Lock Them Up, Throw Away the Key? How the Maine Corrections Department is Slighting Rights of Prisoners and Self-Betterment Efforts of Addicts

By Illaria Dana, Education Major

The Maine Corrections Department is proposing to amend the conduct policies for inmates. According to the Portland Press Herald, “The proposed rules mostly seek to amend existing policies for adult and juvenile inmates related to commonly prohibited acts such as destruction of property, fighting, displaying gang symbols and possessing contraband.

“But they also include policies that have either already been rejected by courts or haven’t been tried in other states, such as bans on interacting with the news media, soliciting or communicating with a pen pal, passing or receiving written communication without authorization and social networking.”

A hearing took place on Monday, October 26th, where many citizens voiced their disapproval of the proposed rules of conduct. It is obvious that participation in gangs, violence, the possession of weapons, and drug use are detrimental to the lives of prisoners, the maintenance of order in prisons, and the ultimate goal of rehabilitating people who have committed crimes.

One is entitled to various opinions about the validity of the United States prison system and its proposed goal of correcting maladaptive and/or antisocial, criminal behaviors.

The United States population comprises 5 percent of the total world population, but our incarceration rate accounts for 20 percent of people incarcerated around the world, according to the ACLU (American Civil Liberties Union). The ACLU also states that 1 in 35 adults in the U.S. are in the correctional system: in prison or jail, on parole or probation. The sheer number of people in the correctional system must cause each citizen to question our dependence on this system and ask, “Can we do something different? Do I want to increase the isolation of prisoners?”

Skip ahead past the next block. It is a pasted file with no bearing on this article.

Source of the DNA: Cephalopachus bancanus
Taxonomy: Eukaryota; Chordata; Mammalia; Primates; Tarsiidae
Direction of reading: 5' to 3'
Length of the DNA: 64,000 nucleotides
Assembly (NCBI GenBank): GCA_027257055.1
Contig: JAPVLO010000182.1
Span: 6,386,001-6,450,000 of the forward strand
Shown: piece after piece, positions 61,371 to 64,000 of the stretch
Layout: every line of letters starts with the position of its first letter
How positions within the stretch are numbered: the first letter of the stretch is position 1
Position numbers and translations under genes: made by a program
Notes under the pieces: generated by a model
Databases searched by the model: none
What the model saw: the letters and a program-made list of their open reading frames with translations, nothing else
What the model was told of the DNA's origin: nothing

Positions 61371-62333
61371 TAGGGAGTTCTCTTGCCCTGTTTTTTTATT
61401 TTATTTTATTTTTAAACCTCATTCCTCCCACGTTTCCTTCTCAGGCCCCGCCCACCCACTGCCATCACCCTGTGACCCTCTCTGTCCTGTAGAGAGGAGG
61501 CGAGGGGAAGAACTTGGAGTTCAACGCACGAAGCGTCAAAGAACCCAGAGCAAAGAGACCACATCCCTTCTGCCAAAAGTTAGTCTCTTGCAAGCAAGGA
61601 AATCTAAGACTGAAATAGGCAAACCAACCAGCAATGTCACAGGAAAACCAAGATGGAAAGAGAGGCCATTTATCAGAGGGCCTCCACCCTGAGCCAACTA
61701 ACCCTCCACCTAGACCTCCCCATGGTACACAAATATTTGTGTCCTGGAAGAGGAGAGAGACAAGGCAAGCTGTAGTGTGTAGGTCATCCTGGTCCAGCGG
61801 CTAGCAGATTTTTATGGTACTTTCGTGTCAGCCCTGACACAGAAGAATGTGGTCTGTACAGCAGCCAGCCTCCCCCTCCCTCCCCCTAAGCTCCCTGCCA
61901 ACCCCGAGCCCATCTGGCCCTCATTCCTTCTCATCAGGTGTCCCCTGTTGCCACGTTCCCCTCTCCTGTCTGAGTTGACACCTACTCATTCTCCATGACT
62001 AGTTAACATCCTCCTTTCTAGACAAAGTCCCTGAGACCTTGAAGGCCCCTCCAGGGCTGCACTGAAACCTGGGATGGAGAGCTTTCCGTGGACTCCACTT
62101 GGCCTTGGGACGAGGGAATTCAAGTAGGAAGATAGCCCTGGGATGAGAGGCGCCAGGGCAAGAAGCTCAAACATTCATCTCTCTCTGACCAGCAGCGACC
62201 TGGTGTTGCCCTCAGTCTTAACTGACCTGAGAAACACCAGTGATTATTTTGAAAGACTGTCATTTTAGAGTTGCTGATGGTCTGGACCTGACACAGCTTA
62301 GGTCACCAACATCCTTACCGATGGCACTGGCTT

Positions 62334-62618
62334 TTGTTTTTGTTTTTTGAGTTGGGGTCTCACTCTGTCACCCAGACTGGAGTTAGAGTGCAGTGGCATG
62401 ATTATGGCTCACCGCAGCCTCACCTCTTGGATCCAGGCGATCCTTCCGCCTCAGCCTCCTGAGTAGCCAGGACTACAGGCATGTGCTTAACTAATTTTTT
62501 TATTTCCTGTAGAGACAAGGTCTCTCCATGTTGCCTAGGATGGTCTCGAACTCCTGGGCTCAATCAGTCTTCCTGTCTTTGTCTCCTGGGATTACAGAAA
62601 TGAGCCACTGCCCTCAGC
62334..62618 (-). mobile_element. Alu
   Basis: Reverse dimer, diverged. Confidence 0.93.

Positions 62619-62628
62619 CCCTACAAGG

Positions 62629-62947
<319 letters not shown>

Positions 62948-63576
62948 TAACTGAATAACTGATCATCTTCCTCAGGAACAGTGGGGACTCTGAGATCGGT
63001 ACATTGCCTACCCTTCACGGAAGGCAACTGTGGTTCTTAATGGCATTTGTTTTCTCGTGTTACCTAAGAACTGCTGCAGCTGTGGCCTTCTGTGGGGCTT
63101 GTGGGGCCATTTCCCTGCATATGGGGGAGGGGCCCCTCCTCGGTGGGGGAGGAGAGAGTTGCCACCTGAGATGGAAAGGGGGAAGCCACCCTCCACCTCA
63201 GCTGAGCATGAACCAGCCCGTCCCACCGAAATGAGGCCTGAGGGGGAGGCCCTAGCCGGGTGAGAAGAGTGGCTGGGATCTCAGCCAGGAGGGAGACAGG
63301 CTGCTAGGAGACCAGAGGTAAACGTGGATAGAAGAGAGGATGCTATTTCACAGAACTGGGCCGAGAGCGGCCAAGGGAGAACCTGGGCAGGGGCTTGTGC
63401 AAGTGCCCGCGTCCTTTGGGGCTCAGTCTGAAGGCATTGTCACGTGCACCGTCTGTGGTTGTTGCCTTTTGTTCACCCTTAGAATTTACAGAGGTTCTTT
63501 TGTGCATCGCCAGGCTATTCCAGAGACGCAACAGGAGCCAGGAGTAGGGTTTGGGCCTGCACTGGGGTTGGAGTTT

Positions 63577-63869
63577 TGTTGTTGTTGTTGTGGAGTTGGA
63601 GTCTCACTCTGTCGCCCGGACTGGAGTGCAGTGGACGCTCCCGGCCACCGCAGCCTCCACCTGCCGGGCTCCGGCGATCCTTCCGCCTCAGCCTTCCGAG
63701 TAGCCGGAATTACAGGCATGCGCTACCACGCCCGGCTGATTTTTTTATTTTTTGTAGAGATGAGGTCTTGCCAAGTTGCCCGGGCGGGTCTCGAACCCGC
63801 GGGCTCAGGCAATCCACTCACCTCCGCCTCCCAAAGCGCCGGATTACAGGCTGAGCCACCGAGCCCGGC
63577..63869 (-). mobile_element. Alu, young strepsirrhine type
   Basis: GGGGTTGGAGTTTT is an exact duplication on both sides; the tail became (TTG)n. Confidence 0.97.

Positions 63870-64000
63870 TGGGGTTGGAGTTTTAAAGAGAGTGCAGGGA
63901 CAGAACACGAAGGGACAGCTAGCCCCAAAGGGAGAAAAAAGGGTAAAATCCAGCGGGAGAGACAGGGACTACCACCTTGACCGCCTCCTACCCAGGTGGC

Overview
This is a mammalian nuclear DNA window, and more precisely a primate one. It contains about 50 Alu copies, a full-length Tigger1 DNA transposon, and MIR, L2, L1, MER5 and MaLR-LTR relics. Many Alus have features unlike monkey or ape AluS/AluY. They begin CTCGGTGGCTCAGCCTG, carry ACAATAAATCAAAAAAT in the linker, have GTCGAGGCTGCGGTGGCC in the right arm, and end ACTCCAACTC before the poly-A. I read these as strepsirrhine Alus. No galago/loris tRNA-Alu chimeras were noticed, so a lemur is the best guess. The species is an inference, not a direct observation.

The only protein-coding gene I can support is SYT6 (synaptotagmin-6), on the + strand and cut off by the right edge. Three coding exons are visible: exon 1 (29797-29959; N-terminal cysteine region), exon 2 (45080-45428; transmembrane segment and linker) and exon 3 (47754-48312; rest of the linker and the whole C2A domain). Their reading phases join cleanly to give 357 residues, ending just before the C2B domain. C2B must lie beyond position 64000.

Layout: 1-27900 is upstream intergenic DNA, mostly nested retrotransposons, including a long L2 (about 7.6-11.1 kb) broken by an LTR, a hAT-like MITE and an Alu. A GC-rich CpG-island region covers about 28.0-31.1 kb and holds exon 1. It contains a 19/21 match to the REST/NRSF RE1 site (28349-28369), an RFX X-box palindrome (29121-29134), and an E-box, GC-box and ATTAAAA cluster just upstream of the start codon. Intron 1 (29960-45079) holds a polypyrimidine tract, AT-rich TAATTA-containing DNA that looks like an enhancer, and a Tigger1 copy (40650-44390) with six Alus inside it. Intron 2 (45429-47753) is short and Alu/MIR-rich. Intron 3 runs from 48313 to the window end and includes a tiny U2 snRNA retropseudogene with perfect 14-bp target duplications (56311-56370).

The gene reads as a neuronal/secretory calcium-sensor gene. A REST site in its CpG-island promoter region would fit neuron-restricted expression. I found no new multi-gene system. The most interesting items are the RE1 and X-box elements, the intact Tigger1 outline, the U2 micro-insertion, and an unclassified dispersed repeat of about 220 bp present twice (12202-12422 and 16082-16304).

One problem that many prisoners face is addiction. Drug and alcohol use greatly affects one’s personality and capacity to make decisions. The need for substances, a mental obsession coupled with physical craving, is often too much for an individual to handle on her or his own. Furthermore, drugs and alcohol may increase criminal behavior (as drugs are illegal) and keep addicts from forming and adhering to plans for living once they are released.

Members of recovery communities that operate through programs, such as twelve step programs, are allowed to have two members bring meetings once a week into jails and prisons in Maine. Regardless of inmates’ motivations for attending these meetings, which range from boredom to the sincere desire to recover from addiction, the opportunity to speak with other addicts who have made progress and lead exemplary lives in society is invaluable.

These weekly meetings are not always enough for addicts to change their attitudes and behaviors. Inmates in solitary confinement are forbidden from leaving their cells and from having any face-to-face contact with other humans. The ability to receive letters from the outside can offer prisoners struggling with addiction or in solitary confinement a priceless tool: hope.

Prisoners will be deprived of the opportunity to have any sort of pen pals if these new conduct rules are finalized without revision. Addiction, through stigma and loss of relationships, is isolating enough.

Besides the infringements on the rights of prisoners these new conduct limitations will cause if placed into effect, they will greatly reduce the opportunities of addicts in correctional facilities to begin their journey of recovery. The Maine Corrections Department has not yet stated when the new conduct rules will be finalized and what they will include.


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